Hoboken is a wonderful place to live for so many reasons — but it’s no secret that one challenge to living here is how easily the area floods during severe weather. Flooding can be devastating for a community, from fearing for one’s safety to costly + severe damage left behind on city infrastructure and personal property. With more extreme weather and rising water levels expected in the coming years, Mayor Bhalla and the City of Hoboken recently released an announcement stating that Hoboken will be installing flood barricades in low, flood-prone areas this fall. These barricades will have sensors that monitor flood levels, which City officials will watch in order to raise the barricades up when flood levels are high. This initiative is an effort to hopefully increase safety for residents and decrease flood damage. Read on for what we know about these new flood barricades, expected to come to Hoboken this fall.
^Hurricane Sandy flooding in Hoboken
Flood Barricades to Be Installed This Fall
On July 6th, Mayor Bhalla sent a Nixle update on resiliency initiatives and updates — one of which included the announcement of new flood barricades.
“As residents may know, the City of Hoboken has undertaken a number of resiliency initiatives over the past several years to help mitigate flooding and reduce the damaging effects of severe weather events that continue to increase in intensity due to climate change,” the update reads. “We continue to prioritize these resiliency initiatives, which are especially critical as a coastal community right next door to the Hudson River.”
The update mentions that, while there can be changes made to help protect from serious damage, the City recognizes that completely preventing flooding is impossible. As such, Hoboken’s installation of automated flood barricades are an effort to keep locals safe while also keep vehicles from traveling on dangerous flooded streets. City officials will be able to watch and monitor water levels through sensors in the barricades, thus enabling the City to raise the barricades when water levels are rising.
“The barricades will be installed at five low-lying and flood-prone intersections in western Hoboken,” City Spokeswoman Marilyn Baer told Hoboken Girl. “Water levels will be monitored via sensors in the catch basins at flood-prone intersections through a cloud-based system called Contrail by OneRain. This system will allow us to see water levels in real-time and will close the gates when water is on the roadway.”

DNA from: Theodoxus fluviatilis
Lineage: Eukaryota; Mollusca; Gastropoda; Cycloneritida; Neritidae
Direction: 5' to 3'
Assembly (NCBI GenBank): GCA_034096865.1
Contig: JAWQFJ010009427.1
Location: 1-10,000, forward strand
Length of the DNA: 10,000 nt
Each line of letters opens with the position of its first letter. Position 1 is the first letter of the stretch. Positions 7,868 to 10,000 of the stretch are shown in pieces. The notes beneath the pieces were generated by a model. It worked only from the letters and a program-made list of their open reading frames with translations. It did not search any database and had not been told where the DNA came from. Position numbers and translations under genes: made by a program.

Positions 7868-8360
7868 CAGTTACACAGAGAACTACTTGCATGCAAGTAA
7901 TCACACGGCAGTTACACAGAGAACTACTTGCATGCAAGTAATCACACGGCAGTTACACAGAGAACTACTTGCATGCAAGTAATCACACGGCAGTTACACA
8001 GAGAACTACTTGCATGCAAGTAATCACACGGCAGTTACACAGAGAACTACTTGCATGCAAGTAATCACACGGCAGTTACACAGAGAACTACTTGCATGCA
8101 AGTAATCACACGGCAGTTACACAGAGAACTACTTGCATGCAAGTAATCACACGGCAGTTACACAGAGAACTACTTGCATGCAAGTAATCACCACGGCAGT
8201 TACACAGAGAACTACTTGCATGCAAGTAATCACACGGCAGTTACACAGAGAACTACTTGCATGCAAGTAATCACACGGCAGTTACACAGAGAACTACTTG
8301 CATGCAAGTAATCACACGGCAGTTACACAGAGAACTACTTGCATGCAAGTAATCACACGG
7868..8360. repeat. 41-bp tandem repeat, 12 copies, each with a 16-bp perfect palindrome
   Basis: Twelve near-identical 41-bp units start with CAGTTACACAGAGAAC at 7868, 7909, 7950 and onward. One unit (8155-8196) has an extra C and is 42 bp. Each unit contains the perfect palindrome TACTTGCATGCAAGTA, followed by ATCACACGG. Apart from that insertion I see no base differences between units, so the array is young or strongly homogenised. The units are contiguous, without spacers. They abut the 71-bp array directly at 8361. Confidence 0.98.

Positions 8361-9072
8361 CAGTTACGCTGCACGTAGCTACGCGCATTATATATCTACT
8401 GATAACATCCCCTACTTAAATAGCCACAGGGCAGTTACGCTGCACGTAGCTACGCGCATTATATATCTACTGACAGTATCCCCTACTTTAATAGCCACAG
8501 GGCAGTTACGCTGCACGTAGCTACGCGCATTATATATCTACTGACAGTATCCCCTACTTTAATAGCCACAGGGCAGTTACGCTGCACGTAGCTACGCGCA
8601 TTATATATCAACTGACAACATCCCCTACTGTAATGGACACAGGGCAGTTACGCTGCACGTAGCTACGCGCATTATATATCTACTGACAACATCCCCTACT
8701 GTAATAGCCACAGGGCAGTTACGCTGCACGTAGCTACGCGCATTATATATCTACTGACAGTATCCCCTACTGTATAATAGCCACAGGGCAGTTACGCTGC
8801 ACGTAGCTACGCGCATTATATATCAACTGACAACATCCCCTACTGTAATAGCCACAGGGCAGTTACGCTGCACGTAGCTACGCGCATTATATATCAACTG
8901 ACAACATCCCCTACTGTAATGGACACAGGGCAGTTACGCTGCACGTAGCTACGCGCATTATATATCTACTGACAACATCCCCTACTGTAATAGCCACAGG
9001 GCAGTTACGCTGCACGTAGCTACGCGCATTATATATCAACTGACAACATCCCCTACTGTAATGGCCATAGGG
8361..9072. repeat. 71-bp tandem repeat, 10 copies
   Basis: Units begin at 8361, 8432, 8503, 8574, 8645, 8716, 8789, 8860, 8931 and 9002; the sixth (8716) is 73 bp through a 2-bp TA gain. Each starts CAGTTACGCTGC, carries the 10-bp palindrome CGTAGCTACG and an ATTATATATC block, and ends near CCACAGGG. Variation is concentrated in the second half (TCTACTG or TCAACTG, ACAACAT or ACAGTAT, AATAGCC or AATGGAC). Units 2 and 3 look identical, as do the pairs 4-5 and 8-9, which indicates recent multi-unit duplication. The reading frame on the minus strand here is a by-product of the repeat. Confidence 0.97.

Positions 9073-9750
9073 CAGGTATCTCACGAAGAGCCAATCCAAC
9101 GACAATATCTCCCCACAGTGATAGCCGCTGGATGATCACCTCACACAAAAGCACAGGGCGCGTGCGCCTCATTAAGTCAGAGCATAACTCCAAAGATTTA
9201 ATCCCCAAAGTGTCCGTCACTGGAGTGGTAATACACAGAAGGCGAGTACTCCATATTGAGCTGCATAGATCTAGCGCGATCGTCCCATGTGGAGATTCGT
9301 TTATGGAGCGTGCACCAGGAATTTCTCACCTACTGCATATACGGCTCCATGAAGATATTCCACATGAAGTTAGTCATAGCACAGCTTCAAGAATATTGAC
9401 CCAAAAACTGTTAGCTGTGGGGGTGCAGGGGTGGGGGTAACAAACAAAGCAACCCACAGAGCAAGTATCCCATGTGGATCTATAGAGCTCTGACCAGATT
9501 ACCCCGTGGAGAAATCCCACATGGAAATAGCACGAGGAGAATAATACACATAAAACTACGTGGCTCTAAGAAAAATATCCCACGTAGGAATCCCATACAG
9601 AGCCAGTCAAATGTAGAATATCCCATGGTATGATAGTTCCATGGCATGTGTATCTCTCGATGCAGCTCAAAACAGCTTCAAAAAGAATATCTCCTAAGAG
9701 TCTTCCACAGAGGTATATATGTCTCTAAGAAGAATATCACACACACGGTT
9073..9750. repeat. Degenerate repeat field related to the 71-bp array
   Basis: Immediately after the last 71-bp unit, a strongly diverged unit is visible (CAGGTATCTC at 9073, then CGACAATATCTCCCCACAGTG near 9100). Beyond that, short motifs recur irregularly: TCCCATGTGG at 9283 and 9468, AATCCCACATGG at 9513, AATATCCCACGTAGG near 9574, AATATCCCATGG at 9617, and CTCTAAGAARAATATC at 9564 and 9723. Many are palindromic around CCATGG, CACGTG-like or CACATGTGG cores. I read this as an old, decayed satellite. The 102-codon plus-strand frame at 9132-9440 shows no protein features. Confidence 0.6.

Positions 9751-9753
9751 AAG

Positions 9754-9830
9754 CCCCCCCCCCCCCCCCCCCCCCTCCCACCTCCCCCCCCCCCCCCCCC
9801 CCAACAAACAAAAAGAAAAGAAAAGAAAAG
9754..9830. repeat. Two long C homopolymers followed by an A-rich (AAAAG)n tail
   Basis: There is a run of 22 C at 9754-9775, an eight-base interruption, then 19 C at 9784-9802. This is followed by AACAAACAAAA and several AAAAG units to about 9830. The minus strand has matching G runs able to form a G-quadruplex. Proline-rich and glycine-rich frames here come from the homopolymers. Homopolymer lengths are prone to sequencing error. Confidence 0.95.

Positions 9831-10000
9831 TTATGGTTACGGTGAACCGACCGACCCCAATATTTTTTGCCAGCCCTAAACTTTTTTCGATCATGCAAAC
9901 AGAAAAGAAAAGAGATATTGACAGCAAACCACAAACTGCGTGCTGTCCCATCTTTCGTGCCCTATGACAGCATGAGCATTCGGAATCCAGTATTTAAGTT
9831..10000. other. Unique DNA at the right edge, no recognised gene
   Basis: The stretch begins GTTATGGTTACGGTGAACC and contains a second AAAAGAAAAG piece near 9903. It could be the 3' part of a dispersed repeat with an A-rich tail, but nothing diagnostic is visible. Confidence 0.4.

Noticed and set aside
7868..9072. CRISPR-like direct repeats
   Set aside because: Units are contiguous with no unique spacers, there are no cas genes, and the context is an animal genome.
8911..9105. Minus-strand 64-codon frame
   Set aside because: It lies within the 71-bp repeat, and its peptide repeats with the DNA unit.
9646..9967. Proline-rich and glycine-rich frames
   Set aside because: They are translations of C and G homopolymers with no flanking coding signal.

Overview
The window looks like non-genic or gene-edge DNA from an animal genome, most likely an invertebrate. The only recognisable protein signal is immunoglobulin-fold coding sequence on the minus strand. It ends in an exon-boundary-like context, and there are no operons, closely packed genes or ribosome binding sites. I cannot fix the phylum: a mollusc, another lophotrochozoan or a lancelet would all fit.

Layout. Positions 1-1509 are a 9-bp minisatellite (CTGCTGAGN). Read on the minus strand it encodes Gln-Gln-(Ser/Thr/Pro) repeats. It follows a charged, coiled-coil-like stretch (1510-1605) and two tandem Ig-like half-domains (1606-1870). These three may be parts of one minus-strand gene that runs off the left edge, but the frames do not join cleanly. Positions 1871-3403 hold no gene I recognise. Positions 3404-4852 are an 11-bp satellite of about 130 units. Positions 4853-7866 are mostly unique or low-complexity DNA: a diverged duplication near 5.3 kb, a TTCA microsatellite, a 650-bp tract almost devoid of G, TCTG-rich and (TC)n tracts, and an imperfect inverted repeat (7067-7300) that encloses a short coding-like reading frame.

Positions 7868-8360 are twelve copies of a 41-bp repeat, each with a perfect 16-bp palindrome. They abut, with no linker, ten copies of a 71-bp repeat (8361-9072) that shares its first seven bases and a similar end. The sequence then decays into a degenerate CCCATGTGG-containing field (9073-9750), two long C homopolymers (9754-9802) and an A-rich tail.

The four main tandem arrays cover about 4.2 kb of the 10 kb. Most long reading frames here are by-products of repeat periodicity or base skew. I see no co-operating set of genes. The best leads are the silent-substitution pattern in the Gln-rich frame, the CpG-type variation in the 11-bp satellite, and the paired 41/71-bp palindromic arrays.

Additionally, both the automated barricades and warning signage will be solar-powered.
“The City is looking forward to the installation of the new system this fall which will block vehicular travel through floodwaters, limiting wave impacts to properties and ensuring clear intersections,” Marilyn said.
Other Resiliency Initiatives + Updates
In addition to the flood barricades, Mayor Bhalla also announced other resiliency initiates and updates via a Nixle update on July 6th. This included a Resilient Buildings Design Guidelines Addendum, which is a one-stop resource for locals to help prepare their properties for storms and floods. The City is also pushing forward with attempting to expand Southwest Resiliency Park, and Northwest Resiliency Park’s construction is still underway and is expected to be completed by spring of next year. Once completed, it will become NJ’s largest resiliency park — able to hold up to two million gallons of water during severe weather events.
The City is also aiming to expand its green infrastructure through the Rebuild by Design project.
Other Hoboken sustainability and resiliency initiatives can be found here.